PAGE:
IN THE midst of a slowing global economy, India continues to be a "bright spot" experiencing "extraordinarily high" growth.
On Feb 29, India's finance minister Arun Jaitley unveiled the country's Budget for this year by projecting full year GDP growth of 7.6 per cent, reducing inflation rate to 5.4 per cent and retaining fiscal deficit to 3.5 per cent of GDP. The Budget aims to uplift the rural and social sectors, improve infrastructure, promote innovation and entrepreneurial growth and reinvigorate foreign investor confidence in India.
"Transform India" is the new focus of the Modi government for 2016, whose stamp is visible in the following measures announced in the Budget:
- Support for agriculture and farmers by creating long term irrigation funding and a sustainable water resource management programme;
- Assistance for addressing the needs of the rural community by launching a new digital literacy mission scheme for rural India;
- Initiation of a national dialysis services programme in all district hospitals;
- Provision of entrepreneurship education and training in schools and colleges;
- Development of roads, ports and the revival of unserved and underserved airports;
- Revival of the Public Private Partnership mode of infrastructure investment;
- Revamping of public sector banks;
- Focus on minimum government and maximum governance; and
- Tax reforms to incentivise entrepreneurs, SMEs and the real estate sector, reduce litigation, provide certainty and rationalisation of tax regime.
The budgeted amount set aside for infrastructural development must be spent promptly and judiciously to achieve the nine-point economic ambitions laid out by Mr Jaitley. This will enable India to harness its demographic advantage, build on the strength of its entrepreneurial private sector and continue supporting its rural and agricultural sector.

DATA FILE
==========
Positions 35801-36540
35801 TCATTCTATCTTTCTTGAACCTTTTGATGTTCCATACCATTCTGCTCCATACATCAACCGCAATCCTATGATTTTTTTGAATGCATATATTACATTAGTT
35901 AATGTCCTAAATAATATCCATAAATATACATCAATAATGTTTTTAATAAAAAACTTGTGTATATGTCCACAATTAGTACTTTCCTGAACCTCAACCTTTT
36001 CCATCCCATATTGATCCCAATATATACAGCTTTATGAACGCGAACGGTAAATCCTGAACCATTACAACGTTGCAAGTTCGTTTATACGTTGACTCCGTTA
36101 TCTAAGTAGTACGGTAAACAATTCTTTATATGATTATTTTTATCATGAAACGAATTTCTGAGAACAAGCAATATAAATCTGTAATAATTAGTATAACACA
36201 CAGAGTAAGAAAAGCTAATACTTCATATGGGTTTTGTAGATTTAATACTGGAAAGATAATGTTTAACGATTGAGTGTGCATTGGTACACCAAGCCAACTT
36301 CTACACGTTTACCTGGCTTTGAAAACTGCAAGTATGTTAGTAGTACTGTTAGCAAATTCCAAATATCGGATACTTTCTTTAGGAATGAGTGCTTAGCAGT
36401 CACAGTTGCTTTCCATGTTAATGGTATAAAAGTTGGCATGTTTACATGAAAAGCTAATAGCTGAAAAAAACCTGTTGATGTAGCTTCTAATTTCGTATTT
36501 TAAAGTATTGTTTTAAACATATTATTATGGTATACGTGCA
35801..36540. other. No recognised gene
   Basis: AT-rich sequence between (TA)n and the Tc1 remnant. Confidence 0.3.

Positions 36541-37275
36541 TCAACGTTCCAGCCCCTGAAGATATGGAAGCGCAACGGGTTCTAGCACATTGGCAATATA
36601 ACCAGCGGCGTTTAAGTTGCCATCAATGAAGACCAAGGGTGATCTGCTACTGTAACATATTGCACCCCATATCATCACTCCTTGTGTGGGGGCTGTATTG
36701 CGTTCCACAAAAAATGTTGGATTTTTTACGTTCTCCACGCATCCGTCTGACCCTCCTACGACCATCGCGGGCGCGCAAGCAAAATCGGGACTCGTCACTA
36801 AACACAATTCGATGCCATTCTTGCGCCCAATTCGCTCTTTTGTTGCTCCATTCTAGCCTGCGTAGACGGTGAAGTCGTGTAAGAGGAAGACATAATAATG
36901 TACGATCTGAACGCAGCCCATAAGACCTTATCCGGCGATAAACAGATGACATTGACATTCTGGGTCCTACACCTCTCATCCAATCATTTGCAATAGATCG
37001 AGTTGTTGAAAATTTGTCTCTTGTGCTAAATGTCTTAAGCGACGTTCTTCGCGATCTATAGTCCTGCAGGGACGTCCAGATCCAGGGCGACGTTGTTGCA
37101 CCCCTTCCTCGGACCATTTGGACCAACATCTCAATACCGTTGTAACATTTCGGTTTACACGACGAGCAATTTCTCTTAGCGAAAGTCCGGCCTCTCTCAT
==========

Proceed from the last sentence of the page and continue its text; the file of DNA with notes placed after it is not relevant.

On the tax front, the Budget has proposed significant changes and categorised the tax proposals in the following nine categories:
- Relief to small taxpayers;
- Boost growth and employment generation;
- Incentivising domestic value addition to support the "Make in India" campaign;
- Moving towards a pensioned society;
- Promoting affordable housing;
- Resource mobilisation for agriculture, rural economy and clean environment;
- Reduce litigation and provide tax certainty;
- Simplification and rationalisation of taxation; and
- Use of technology for creating accountability.
India is keen to support global BEPS (Base erosion and profit shifting) initiatives and, in sync with this, has announced the introduction of country by country reporting (CbCR) under its transfer pricing rules for Indian based multinational companies. CbCR will also be applicable to foreign headquartered companies with Indian subsidiaries in certain prescribed situations.
With CbCR in place, Indian companies venturing abroad and foreign headquartered companies should meticulously structure their international business and operating models to avoid any adverse tax consequences.
In order to counter past court rulings which held that payments made to non-residents for online advertisements are not in nature of royalty or technical services hence not taxable, the Budget has proposed to tax B2B digital transactions.
The proposal moots the imposition of an equalisation levy of 6 per cent on payments made to non-residents in relation to specified digital transactions (i.e. online advertisements). Currently there are interpretation issues which would need further evaluation, i.e. availability of credit for non-resident payee in home country.